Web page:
Coronavirus patients could suffer from post-intensive care syndrome. What is that?

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Coronavirus patients who require treatment in an intensive care unit could suffer from post-intensive care syndrome (PICS), experts say.

In general, patients who require intensive care are at risk for such as post-, anxiety and depression when their treatment is over, according to Weill Cornell Medicine at Cornell University. They also can suffer and physical limitations.

These patients include those who experience severe respiratory failure requiring them to be put on a ventilator, along with those diagnosed with septic shock, among other things.

It's unclear what causes PICS, but a number of "stressors" can lead to it, including the use of ventilators and other "life-sustaining equipment," and the use of pain or sedative medications that can have "mind-altering" effects, according to the Cleveland Clinic.

Although little is known about the long-term physical effects of , some patients who become seriously ill with COVID-19 could be at a high risk for PICS, experts say.

Most people who are infected with COVID-19 will have mild symptoms, health experts have said. But of the 20% who are hospitalized with the virus, 13.8% have "severe disease" and 6.1% had respiratory failure or another "critical" illness, McClatchy News reports.

Dr. Daniela J. Lamas, a critical care doctor at Brigham and Women's Hospital, wrote in The New York Times that although long-term studies on coronavirus survivors don't exist yet, experts know recovery is possible for survivors of acute respiratory distress syndrome (ARDS). But it can take a while.

"We also understand that ARDS survivors can face a constellation of issues—anxiety, depression, post-traumatic stress, even cognitive dysfunction—after they recover from their ," Lamas wrote in The New York Times. "As we see more survivors of ARDS from COVID-19, these are questions and issues that we as doctors will need to address."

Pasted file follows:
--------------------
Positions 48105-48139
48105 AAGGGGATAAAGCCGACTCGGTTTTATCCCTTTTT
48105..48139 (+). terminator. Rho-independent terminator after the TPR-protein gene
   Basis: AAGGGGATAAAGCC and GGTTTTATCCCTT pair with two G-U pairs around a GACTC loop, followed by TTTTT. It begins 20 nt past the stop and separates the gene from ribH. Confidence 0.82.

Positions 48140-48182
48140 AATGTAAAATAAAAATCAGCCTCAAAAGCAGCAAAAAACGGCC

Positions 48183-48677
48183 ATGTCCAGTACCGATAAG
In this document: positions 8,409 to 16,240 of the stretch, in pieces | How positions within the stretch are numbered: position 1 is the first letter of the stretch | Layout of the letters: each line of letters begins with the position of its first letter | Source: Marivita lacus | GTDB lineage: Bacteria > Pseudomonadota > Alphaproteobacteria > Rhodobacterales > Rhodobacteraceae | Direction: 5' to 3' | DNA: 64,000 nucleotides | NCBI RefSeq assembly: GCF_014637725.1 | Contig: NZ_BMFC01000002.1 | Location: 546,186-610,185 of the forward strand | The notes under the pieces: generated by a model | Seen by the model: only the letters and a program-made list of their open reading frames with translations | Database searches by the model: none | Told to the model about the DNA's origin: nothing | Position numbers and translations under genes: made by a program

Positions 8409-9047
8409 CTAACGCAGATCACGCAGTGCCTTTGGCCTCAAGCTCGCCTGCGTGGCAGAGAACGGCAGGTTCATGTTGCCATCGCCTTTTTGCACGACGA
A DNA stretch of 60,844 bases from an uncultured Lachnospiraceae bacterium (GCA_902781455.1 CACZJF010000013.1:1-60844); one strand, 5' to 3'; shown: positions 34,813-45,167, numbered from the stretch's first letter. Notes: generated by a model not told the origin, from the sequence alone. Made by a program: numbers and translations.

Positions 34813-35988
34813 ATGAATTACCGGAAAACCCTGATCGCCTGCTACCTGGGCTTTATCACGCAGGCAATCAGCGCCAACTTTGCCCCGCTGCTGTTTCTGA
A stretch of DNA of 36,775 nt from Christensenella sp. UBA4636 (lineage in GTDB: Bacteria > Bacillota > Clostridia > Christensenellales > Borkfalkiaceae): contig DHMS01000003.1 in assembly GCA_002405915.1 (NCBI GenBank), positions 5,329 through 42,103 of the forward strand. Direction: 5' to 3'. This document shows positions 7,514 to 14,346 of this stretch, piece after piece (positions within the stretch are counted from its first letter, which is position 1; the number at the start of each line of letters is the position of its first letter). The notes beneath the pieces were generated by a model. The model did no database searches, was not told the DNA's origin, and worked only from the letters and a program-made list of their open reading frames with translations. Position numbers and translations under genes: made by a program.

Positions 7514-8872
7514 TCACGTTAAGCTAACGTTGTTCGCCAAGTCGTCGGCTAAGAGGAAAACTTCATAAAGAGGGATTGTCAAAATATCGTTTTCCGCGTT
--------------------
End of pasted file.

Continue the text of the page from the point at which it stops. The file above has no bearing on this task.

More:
Most coronavirus patients put on a ventilator will need to stay on it for one or two weeks, McClatchy News reports.

And the longer a patient stays in the ICU, the more likely they are to suffer long-term effects, experts tell NBC.

Additionally, one of the best ways to avoid post-ICU stress isn't possible for coronavirus patients.

ICU patients need "to have humans around to orient them, to calibrate them, to touch them, to look in their eyes, and make them understand what's happening," Dr. E. Wesley Ely, professor of medicine and critical care at Vanderbilt University, told NBC. "But that's exactly what the COVID patients won't get because they're all being isolated."

Ely told NBC that doctors are learning more about how COVID-19 specifically impacts post-ICU disorder from countries where case counts have been high.

"We've had reports from places where COVID cases are high, like China and Italy, that there is a boatload of delirium experienced by these patients," Ely told NBC.

But there are still things that can be done to help coronavirus patients in intensive care.

"Tell us about your loved one," Lamas tells family members of ICU patients via The New York Times. "Tell us what they like to be called. Tell us about favorite foods and activities, likes and dislikes. If your loved one is not awake, we can play their favorite music—which has also been shown to decrease anxiety in the ICU. When they are awake, we will make sure to give you time to chat remotely."


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